Spring 2019: A Multiplicity of Narratives: The Immersive Art of Identity

A cross-genre team of artists—a composer, a writer, and a conceptual artist—created this interdisciplinary course. At the heart of great art is empathy: the ability of the artist to imagine herself in another perspective, whether a piece of herself or someone else. This course cultivated that skill through an immersive exercise in narrative development, merging concepts of visual art, literature and sound art to explore voice, point of view and identity. Students imagined large-scale, site-specific and immersive artworks—but these works were not their own. Instead, students were asked to use literary concepts to imagine the fictional artists behind these works and to understand these artists as a literary writer would understand her characters. Then, listening being fundamental to empathy, students helped these fictional artists collaborate on a work of sound art in the form of a sound walk, a sonic construction that also served as a walking tour of the site-specific artworks as imagined on Sweet Briar’s campus. This required them to explore identity from both individual and collective standpoints, using engagement with sound as a focal point. The course combined the progressive sketching and design planning of visual artistry, the narrative development and world-building of the literary arts and the emotional resonance and abstract thinking of sound art, each discipline supporting the others to create deeper, richer work. We encouraged students to expand beyond their own lived experiences and create work from a more imaginative place where a multitude of voices reside. Read more.

“The Sweet Briar art resources and facilities are extensive: given the ample spaces and venues available on campus, course proposals should be ambitious. The potential for ambitious projects at SBC is extraordinary. The Center for Creativity, Design, and the Arts hosts you with motherly devotion: maneuvering through the logistics of holding a course on campus for you so that you can focus on in-class teaching and developing the passions of your students.”  – Shea Hembrey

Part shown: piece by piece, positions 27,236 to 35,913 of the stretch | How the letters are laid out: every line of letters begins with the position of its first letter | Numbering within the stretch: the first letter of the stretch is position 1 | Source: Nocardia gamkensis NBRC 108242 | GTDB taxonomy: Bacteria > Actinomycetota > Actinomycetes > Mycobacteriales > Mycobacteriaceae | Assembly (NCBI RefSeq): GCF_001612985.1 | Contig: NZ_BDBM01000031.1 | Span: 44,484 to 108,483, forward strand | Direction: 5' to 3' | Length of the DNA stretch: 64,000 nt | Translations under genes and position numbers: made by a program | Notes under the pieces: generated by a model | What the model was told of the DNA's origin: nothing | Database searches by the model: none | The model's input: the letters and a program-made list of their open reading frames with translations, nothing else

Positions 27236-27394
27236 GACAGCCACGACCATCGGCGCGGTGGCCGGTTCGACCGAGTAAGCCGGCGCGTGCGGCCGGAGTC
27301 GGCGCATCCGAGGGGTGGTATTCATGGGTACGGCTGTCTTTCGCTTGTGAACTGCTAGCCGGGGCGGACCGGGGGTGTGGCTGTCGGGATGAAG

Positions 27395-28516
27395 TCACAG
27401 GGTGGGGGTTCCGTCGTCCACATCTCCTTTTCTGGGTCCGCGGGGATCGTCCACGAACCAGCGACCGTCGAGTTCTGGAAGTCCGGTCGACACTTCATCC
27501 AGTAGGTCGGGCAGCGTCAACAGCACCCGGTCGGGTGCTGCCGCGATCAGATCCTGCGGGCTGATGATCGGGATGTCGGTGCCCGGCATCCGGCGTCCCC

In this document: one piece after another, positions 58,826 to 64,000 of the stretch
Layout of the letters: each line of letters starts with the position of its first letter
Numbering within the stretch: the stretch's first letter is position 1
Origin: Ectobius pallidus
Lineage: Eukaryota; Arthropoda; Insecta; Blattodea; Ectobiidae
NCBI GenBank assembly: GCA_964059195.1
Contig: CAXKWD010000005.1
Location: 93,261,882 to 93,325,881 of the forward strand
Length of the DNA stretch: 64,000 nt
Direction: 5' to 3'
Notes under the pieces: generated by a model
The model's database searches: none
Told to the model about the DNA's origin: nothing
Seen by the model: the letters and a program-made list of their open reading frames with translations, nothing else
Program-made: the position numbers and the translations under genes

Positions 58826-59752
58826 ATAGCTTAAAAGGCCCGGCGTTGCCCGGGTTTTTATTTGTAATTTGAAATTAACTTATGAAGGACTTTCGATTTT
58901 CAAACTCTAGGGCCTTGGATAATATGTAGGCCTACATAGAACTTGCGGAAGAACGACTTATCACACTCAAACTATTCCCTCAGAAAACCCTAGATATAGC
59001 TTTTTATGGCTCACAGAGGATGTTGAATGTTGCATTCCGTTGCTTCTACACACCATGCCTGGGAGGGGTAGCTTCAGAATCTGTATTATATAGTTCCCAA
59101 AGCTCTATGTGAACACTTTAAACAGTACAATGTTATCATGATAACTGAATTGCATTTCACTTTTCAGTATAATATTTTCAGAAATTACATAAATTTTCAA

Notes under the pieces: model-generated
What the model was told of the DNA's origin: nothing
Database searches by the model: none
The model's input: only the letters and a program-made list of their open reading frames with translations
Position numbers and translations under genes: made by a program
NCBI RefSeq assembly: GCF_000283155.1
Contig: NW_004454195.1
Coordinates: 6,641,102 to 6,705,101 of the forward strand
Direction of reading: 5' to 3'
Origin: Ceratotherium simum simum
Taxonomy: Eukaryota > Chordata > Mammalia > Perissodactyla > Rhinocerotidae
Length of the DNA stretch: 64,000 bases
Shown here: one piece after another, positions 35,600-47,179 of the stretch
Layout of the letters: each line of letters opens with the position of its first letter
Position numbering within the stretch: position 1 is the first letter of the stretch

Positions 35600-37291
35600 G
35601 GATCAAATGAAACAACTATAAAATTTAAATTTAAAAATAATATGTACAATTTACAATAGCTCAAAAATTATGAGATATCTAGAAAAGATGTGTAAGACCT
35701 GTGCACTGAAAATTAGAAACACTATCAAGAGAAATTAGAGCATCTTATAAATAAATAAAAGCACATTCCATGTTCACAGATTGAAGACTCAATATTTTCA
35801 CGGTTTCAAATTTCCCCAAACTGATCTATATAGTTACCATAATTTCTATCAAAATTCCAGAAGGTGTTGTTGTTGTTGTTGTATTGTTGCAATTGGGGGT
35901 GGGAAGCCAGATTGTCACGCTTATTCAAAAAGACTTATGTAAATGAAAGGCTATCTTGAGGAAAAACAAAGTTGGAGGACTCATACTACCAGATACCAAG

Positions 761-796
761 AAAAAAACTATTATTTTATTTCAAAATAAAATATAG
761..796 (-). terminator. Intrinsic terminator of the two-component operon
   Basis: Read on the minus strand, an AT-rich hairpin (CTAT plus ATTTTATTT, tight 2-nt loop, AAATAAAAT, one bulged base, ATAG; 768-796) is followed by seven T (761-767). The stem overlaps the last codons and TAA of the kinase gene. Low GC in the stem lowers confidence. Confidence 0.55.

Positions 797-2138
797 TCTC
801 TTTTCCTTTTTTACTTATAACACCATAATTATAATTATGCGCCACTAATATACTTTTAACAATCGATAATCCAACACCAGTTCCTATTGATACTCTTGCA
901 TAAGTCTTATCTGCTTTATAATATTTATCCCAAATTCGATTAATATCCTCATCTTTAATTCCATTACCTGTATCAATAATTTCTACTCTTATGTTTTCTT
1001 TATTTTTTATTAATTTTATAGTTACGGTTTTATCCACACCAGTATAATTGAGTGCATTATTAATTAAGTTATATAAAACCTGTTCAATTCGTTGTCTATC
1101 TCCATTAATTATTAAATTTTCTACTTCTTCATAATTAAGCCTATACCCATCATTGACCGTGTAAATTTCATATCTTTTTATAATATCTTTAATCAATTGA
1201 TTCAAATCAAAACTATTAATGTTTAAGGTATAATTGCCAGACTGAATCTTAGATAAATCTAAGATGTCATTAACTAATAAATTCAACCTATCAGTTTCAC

“The Fellows Course was a one-of-a-kind experience for an artist: to develop your dream class, teach it to enthusiastic and intelligent students, and then spend time with your own craft in the serenity of VCCA. Carrie was a wonderful shepherd and facilitator and took great care of us guest instructors, from tech support to facilities assistance. I am grateful for the opportunity and the additional gift of time to tend to my writing.” – Courtney Ballestier

“Collaboratively developing and teaching the Fellows Course has been a delight. Working with such thoughtful and engaged students, in Sweet Briar’s incredible facilities, with such enthusiastic institutional support was an ideal situation. The opportunity to be a part of the VCCA community during this time was even more ideal and turned working on the Fellows Course into a deeply creative, immersive experience that I am very grateful to have been a part of.” – Aaron Wyanski